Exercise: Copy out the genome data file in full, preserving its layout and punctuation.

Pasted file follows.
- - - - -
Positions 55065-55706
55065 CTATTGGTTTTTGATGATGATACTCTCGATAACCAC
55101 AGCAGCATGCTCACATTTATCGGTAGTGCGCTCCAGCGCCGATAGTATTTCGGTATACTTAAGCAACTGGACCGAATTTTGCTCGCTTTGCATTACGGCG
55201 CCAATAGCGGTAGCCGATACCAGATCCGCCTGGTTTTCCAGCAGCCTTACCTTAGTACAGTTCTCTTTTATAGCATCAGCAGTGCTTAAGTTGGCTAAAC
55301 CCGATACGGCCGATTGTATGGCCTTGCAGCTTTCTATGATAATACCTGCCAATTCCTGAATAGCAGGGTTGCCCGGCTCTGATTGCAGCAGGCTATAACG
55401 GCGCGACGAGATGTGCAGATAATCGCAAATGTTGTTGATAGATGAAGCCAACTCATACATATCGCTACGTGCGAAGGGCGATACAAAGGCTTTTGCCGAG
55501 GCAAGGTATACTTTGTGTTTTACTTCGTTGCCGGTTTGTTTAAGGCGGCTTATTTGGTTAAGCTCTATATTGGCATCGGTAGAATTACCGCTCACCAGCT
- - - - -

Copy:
Positions 55065-55706
55065 CTATTGGTTTTTGATGATGATACTCTCGATAACCAC
55101 AGCAGCATGCTCACATTTATCGGTAGTGCGCTCCAGCGCCGATAGTATTTCGGTATACTTAAGCAACTGGACCGAATTTTGCTCGCTTTGCATTACGGCG
55201 CCAATAGCGGTAGCCGATACCAGATCCGCCTGGTTTTCCAGCAGCCTTACCTTAGTACAGTTCTCTTTTATAGCATCAGCAGTGCTTAAGTTGGCTAAAC
55301 CCGATACGGCCGATTGTATGGCCTTGCAGCTTTCTATGATAATACCTGCCAATTCCTGAATAGCAGGGTTGCCCGGCTCTGATTGCAGCAGGCTATAACG
55401 GCGCGACGAGATGTGCAGATAATCGCAAATGTTGTTGATAGATGAAGCCAACTCATACATATCGCTACGTGCGAAGGGCGATACAAAGGCTTTTGCCGAG
55501 GCAAGGTATACTTTGTGTTTTACTTCGTTGCCGGTTTGTTTAAGGCGGCTTATTTGGTTAAGCTCTATATTGGCATCGGTAGAATTACCGCTCACCAGCT